Microsoft Office Tutorials and References
In Depth Information
Potential Problems with Names
Consider a workbook that contains one sheet (Sheet1). This workbook has a workbook-level
name (BookName) for cell A1 and a worksheet-level name (Sheet1!LocalName) for cell A2. If you
make a copy of Sheet1 within the workbook, the new sheet is named Sheet1 (2). You’ll find that,
after copying the sheet, the workbook contains four names, as shown in Figure 3-14.
Figure 3-14: Copying a worksheet creates duplicated names.
This proliferation of names when copying a sheet is not only confusing, it can also result in errors
that can be difficult to identify. In this case, typing the following formula on the copied sheet
displays the contents of cell A1 in the copied sheet:
In other words, the newly created worksheet-level name (not the original workbook-level name)
is being used.
If you copy the worksheet from a workbook containing a name that refers to a multisheet range,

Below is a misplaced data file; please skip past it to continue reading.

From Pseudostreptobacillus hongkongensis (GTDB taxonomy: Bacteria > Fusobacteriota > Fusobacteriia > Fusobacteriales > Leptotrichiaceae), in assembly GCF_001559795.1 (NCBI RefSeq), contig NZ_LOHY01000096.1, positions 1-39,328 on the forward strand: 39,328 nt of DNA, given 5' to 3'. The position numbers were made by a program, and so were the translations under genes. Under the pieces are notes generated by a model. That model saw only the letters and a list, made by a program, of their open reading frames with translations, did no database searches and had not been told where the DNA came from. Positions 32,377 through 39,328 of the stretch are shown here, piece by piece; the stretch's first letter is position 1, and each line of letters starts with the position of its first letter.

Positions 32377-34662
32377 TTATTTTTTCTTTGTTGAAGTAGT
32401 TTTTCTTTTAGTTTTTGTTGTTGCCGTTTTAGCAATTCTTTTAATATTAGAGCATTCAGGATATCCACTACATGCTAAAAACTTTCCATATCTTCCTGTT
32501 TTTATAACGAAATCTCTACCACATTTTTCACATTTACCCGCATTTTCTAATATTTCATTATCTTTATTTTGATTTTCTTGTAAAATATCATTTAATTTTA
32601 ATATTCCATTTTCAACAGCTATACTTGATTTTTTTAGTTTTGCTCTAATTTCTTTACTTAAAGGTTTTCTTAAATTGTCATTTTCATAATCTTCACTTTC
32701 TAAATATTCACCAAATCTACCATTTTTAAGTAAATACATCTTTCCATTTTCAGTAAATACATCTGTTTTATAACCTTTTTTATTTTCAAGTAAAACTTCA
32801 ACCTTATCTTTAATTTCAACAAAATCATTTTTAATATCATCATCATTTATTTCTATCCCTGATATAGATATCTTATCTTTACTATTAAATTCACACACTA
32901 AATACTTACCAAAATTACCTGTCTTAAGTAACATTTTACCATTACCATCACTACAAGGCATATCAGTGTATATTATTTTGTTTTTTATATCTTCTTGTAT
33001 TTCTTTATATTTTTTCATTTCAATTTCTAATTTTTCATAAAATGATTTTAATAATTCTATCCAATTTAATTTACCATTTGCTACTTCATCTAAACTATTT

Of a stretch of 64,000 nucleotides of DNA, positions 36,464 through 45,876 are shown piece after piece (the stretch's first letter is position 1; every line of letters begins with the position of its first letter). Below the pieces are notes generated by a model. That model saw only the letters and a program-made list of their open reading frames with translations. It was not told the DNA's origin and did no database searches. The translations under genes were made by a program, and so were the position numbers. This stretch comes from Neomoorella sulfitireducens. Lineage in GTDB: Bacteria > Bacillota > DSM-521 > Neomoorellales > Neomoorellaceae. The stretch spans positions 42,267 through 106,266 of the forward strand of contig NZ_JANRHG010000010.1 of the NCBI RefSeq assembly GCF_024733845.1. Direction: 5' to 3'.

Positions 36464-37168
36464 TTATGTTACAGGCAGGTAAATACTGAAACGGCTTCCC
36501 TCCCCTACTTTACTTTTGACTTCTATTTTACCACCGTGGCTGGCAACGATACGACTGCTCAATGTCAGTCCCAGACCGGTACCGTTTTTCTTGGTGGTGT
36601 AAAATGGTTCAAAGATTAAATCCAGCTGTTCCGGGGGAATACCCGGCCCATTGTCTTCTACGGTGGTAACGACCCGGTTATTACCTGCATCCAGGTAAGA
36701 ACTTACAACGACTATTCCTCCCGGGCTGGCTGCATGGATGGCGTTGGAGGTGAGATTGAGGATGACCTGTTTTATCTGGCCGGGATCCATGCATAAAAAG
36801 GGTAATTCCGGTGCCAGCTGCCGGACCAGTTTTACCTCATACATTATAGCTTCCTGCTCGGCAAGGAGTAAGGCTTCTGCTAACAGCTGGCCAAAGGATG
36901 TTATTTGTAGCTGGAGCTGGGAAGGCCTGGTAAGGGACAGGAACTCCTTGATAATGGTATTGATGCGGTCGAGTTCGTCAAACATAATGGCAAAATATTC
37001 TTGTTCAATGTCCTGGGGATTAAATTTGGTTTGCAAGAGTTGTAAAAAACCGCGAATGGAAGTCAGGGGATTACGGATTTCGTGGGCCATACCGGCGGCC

you also copy this name. A #REF! error appears in its Refers To field.
When you copy a sheet to a new workbook, all the names in the original workbook that refer to
cells on the copied sheet are also copied to the new workbook. This includes both
workbooklevel and worksheet-level names.
Copying and pasting cells from one sheet to another does not copy names, even if the
copied range contains named cells.
Bottom line? You must use caution when copying sheets from a workbook that uses names. After
copying the sheet, check the names and delete those that you didn’t intend to be copied.
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